The Autobiography of Aslam Sher Khan
By Matin Khan, Allied Publishers, 1982
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My College -
Saifia College was affiliated to Vikram University. For the university trials in 1969, Ghufran gave his choice of Saifia College players to the coach Qamar. The list contained only one name - Aslam Sher Khan.
Qamar was aghast and told Ghufran. "You are making a mistake." Ghufran was adamant. "If Aslam does not play, no player from Saifia College will represent Vikram University." I was played.
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y cousin, Taufiq Sher Khan, was offered admission as a hockey player by the talent scouts of Aligarh Muslim University. Getting admission as a player was considered an achievement. You did not have to pay fees, and were provided a full playing kit. Taufiq kept after me to accompany him to Aligarh.
I was not happy about going to Aligarh as the opening was being provided by uncle's son. Father was always against it, mother even more so. She denounced making such headway in life, and termed it as shooting a gun from another man's shoulder.
One Friday, after prayers, I saw a labourer cutting wood in a vacant plot of land adjacent to the mosque. Father used to cut wood occasionally to keep trim after his hockey playing days were over. Since the woodcutter's shack was near my house, I decided to keep trim by cutting wood. The woodcutter had known my family for a long time, and had no hesitation in lending me his axe.
Dressed in shorts and a sweat shirt, I kept axing away. I was so engrossed in the exercise that I did not hear a motorcycle stop on the road. I heard a half-taunting, half-serious voice "Olympian Ahmed Sher Khan's son is aspiring to be a woodcutter instead of a hockey player."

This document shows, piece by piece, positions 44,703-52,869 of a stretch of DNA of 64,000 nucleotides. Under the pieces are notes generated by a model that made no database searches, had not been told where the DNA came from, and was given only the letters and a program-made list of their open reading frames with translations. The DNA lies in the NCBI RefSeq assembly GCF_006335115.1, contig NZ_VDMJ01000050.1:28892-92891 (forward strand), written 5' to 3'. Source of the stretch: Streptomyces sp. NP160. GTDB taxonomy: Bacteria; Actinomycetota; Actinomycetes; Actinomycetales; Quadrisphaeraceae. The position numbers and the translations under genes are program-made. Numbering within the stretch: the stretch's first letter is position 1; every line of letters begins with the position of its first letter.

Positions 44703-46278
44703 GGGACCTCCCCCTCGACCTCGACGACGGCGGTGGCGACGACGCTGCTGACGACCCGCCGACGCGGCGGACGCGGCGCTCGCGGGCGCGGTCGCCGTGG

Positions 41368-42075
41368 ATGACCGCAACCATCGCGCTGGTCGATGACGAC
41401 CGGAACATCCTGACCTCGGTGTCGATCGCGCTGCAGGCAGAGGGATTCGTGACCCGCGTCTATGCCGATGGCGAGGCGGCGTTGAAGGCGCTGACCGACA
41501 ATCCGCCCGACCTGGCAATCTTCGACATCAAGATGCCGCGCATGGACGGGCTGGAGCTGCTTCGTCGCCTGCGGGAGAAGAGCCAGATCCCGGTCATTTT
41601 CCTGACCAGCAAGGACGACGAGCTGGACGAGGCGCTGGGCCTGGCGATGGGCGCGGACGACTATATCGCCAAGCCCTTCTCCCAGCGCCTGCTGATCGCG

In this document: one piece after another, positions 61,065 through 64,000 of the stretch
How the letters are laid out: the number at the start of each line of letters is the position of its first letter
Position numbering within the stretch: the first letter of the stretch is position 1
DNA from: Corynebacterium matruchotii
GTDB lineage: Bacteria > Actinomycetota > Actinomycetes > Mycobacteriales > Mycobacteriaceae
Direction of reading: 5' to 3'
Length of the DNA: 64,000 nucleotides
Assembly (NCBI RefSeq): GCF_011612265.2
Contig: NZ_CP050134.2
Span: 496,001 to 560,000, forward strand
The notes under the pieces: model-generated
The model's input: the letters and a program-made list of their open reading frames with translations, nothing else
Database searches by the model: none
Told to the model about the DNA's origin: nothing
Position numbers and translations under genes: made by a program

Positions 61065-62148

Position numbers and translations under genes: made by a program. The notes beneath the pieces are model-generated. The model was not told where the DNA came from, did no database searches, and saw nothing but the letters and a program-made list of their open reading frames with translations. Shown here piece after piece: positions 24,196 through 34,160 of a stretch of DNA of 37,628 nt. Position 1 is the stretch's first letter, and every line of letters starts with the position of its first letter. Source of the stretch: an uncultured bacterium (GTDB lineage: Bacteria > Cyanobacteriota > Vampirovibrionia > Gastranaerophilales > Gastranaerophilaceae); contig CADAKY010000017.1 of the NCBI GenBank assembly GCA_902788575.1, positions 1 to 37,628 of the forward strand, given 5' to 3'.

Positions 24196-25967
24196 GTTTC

Perched on a log of wood behind me was Ghufran-e-Azam, a student leader who was also a sports promoter for the local Saifia College. Ghufran, who had his early schooling in Jamia Millia in Delhi, was one of the first boys to join Saifia College. It was his effort and advocacy that prompted Saifia College to adopt the pattern of Aligarh Muslim University in sports promotion.
I stood sheepishly before him - eyes lowered. "I do not want to play hockey anymore," I said. I pointed out to him that hockey in Bhopal was in the hands of clubs, and every club was as bad as the other, so where would I go?
"To college," was the prompt reply, "Saifia College. People like us have to fight the system and bring hockey back from clubs to the educational institutions. I do not promise anything to you, except that you will be a brother to me, like the rest of the boys. If your game is worth it, I will see that you play."
That night, after dinner, I told Taufiq that I was not interested in Aligarh Muslim University. I joined Saifia College the next day.
On the hockey ground, things were not as smooth as I anticipated. The senior players took an instant dislike to me, but the awe and respect in which they held Ghufran softened the hostility.
My debut in an All-India tournament came when my college participated in the Obaidullah Khan Gold Cup in Bhopal. Everybody wanted me excluded from the team. Even the secretary of the Saifia Educational Trust tried his best to convince Ghufran that I should not be played. Ghufran was equally insistent that I be played. I was played, and my debut in the Obaidullah Khan tournament was considered good.
Saifia College was affiliated to Vikram University, and for the university trials in 1969, Ghufran gave his choice of Saifia College players to the university coach Qamar. The list contained only one name - Aslam Sher Khan.
Qamar was aghast. "You are making a mistake," he told Ghufran. That kal ka chokra has no big match temperament. There are more seasoned and experienced players."
Ghufran was adamant. "If Aslam does not play, I will see to it that no player from Saifia College represents Vikram University." I was played.
Ghufran called me aside. "Forget your father's honour, forget my respect, only remember that you are a player who has to represent his country in the Olympics. Prove that the younger generation has the calibre." I went on to play in the MCC Gold Cup in Madras and the Jawaharlal Nehru tournament in Delhi.
Vikram University team, with the legendary Dhyan Chand